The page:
- Prudential’s Peters says other high yield bonds attractive
- U.S. banks provide opporunity for bond investors, he says
Gregory Peters, who helps manage more than $600 billion at Prudential Financial Inc.’s fixed-income operation, said he’s staying away from junk energy bonds even after the recent rise in oil prices.
“We see tremendous amounts of defaults over the next few years in that space, so we’re avoiding the energy space and avoiding the commodity space,” Peters said Thursday in an interview with Bloomberg Television. “Outside of that, high yield looks really attractive both here in the U.S. and in Europe.”
Yields on junk energy bonds dropped to 9.6 percent Wednesday after reaching a peak of 21 percent in February, according to the Bank of America Merrill Lynch U.S. High Yield Energy Index. That coincided with a surge in oil prices as attacks on pipelines from Nigeria to Colombia, wildfires in Canada and a slowdown in U.S. output cut into global supplies.
Bond investors are confronting volatility tied to energy market fluctuations and the decision last week by U.K. voters to leave the European Union. Also, Federal Reserve officials Wednesday failed the U.S. subsidiaries of Germany’s Deutsche Bank AG and Spain’s Banco Santander SA in annual stress tests while clearing large domestic banks.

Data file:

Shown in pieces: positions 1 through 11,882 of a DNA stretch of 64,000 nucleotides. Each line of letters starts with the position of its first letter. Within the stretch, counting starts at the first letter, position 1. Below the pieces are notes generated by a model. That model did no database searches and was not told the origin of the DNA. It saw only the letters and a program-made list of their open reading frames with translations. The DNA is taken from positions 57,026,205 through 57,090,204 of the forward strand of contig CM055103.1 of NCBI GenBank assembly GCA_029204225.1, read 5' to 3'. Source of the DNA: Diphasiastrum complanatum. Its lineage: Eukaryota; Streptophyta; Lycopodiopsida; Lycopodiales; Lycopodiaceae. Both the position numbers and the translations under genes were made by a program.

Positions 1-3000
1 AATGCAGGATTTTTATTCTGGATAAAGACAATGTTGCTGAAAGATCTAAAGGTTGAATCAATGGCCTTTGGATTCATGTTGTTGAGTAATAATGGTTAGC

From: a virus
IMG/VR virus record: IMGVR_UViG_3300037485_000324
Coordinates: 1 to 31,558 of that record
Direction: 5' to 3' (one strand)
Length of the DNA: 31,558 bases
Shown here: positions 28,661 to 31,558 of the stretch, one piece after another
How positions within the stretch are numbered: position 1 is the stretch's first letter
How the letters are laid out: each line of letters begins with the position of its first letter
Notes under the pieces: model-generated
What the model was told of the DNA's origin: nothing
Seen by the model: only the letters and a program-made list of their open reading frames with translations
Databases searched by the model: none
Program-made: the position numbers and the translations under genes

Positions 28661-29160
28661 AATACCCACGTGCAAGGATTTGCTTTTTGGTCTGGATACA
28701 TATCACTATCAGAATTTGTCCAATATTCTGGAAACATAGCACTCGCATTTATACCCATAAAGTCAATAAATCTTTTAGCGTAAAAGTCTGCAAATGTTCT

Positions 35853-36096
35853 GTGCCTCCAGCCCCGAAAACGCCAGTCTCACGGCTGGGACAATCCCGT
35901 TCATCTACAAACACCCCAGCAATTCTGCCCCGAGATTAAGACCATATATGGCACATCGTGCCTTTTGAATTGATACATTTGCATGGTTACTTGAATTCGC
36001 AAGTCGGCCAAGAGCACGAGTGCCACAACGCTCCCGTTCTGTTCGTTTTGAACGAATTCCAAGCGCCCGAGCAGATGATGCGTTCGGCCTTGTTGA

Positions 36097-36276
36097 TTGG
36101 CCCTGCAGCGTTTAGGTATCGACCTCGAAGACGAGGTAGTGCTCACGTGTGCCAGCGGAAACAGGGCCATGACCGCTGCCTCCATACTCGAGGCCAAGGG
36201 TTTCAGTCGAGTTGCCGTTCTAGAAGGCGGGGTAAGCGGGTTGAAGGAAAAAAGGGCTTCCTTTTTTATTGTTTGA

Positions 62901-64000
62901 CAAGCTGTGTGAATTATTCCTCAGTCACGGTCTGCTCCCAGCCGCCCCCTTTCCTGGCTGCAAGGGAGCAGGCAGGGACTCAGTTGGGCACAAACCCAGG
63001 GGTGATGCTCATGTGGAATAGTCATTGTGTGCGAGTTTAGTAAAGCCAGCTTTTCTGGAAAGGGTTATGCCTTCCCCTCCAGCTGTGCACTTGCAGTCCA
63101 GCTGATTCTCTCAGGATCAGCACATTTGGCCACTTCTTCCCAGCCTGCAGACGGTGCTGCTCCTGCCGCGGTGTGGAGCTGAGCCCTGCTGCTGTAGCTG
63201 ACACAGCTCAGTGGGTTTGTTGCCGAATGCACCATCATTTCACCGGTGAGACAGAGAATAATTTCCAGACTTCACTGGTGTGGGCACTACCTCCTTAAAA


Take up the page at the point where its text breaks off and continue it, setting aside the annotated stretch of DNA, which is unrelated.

Peters said he favors bonds of U.S. lenders, especially compared with European rivals that he considers less capitalized and more levered.
“The U.S. banking sector represents, still, a lot of value from the fixed-income side,” he said. “From an equity perspective, I’m less sure. I don’t see the return on capital, the return on assets that is required to make it a good equity investment, but I think it’s a tremendous fixed income investment.”
Peters is a former strategist at Morgan Stanley, who correctly warned in 2007 that mortgage losses risked causing a financial crisis. He joined the Newark, New Jersey-based insurer two years ago and is a portfolio manager for the Prudential Total Return Bond Fund, which beat 90 percent of its peers over the past year, according to data compiled by Bloomberg.